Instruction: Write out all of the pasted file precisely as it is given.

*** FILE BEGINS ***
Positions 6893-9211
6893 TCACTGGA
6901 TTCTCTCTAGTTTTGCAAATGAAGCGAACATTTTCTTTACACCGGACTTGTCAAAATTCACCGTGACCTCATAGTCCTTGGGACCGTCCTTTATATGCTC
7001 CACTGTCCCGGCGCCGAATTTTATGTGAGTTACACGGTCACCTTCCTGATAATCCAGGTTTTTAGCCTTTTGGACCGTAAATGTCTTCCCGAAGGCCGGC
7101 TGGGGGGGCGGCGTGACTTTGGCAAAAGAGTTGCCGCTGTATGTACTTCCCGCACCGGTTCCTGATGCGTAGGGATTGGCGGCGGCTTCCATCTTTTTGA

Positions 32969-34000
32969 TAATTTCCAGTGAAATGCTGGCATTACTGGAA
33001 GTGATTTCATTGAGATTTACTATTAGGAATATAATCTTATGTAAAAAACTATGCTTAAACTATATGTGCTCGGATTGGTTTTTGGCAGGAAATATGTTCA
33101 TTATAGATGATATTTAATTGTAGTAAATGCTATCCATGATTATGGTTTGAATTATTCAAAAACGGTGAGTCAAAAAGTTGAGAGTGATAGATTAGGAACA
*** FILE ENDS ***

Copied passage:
Positions 6893-9211
6893 TCACTGGA
6901 TTCTCTCTAGTTTTGCAAATGAAGCGAACATTTTCTTTACACCGGACTTGTCAAAATTCACCGTGACCTCATAGTCCTTGGGACCGTCCTTTATATGCTC
7001 CACTGTCCCGGCGCCGAATTTTATGTGAGTTACACGGTCACCTTCCTGATAATCCAGGTTTTTAGCCTTTTGGACCGTAAATGTCTTCCCGAAGGCCGGC
7101 TGGGGGGGCGGCGTGACTTTGGCAAAAGAGTTGCCGCTGTATGTACTTCCCGCACCGGTTCCTGATGCGTAGGGATTGGCGGCGGCTTCCATCTTTTTGA

Positions 32969-34000
32969 TAATTTCCAGTGAAATGCTGGCATTACTGGAA
33001 GTGATTTCATTGAGATTTACTATTAGGAATATAATCTTATGTAAAAAACTATGCTTAAACTATATGTGCTCGGATTGGTTTTTGGCAGGAAATATGTTCA
33101 TTATAGATGATATTTAATTGTAGTAAATGCTATCCATGATTATGGTTTGAATTATTCAAAAACGGTGAGTCAAAAAGTTGAGAGTGATAGATTAGGAACA